Leading global biogas trade body the World Biogas Association (WBA) reiterated its key message to COP26 delegates at a Blue Zone session held at the event earlier this month, stating that a ‘new era’ of waste management must be ushered in to see a global reduction in methane emissions.

The WBA states that just 2% of the 105bn tonnes of organic wastes generated annually by human activity is treated through anaerobic digestion before being transformed into bioresources such as biogas, biofertilisers and bioCO2. 

This transformation of industry is seen as being a vital part of meeting net zero targets and helping to deliver around 50% of the Global Methane Pledge when fully deployed. 

Recycling breakdown.

Recycling breakdown.

Speaking at the event, hosted in partnership with the Kenya Climate Change Working Group, Charlotte Morton, Chief Executive, WBA, emphasised the importance of utilising AD, saying, “Organic wastes from food production, food waste itself, farming, landfill and wastewater treatment are responsible for about 25% of global methane emissions caused by human activity.”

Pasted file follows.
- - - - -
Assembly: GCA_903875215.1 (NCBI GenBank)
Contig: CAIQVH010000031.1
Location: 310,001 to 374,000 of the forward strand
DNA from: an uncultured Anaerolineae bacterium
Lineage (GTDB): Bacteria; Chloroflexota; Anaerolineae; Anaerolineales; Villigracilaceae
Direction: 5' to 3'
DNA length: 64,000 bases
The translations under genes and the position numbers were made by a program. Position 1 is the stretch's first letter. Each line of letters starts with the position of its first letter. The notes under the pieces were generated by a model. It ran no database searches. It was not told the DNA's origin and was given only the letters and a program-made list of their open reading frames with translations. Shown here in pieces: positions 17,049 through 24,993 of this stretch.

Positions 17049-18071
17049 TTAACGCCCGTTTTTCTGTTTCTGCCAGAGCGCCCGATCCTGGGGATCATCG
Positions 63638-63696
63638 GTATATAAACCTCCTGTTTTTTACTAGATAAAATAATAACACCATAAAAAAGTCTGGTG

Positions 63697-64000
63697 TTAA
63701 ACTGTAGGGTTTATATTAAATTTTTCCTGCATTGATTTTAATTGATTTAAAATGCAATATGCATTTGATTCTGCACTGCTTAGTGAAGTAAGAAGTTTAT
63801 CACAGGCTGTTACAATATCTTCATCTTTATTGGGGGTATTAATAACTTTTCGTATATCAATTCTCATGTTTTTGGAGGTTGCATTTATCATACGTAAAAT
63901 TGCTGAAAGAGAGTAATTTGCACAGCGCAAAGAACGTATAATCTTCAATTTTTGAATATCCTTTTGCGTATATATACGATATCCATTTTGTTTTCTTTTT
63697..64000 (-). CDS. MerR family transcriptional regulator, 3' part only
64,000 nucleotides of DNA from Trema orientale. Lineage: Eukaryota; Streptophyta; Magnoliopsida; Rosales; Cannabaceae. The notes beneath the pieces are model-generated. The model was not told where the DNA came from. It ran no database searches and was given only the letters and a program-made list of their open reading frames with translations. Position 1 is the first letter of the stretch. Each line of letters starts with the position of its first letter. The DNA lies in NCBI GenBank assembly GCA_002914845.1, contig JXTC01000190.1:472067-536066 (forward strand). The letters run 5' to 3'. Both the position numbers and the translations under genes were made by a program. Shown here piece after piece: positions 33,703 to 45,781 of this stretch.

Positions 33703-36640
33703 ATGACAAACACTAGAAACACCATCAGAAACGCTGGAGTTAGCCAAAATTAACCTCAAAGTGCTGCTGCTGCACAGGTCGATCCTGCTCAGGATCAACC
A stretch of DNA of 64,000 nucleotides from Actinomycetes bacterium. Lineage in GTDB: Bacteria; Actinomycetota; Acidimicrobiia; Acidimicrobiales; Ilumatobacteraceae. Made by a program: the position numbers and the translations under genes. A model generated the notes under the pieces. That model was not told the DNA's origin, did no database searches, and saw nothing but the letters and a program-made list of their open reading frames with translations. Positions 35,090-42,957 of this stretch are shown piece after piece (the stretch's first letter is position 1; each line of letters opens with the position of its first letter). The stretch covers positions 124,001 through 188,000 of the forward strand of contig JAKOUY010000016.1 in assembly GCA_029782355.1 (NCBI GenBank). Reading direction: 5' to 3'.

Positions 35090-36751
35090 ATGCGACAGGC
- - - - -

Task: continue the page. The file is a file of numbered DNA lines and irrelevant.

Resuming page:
“It is therefore critical that we user in a new era of waste management. We haven’t changed how we treat our waste for millennia, we either burn or bury it. That must change.” 

Responsible for about 30% of warming and 86 times more harmful than carbon dioxide (CO2), methane is considered the second most abundant greenhouse gas (GHG) after CO2 over its atmospheric lifetime of 12 years. 

Circular economy of organic wastes.

Circular economy of organic wastes.

In addition to helping reduce the effects of climate change, lowering methane emissions could have a significant impact on the health of populations. 

According to the World Health Organisation (WHO), four million people die prematurely with SLCP (Short-Lived Climate Pollutants)-related illnesses and household air pollution per year, primarily in rural African communities. 

Finance was also a key talking point at the event, providing a sub-theme for one of the day’s talks.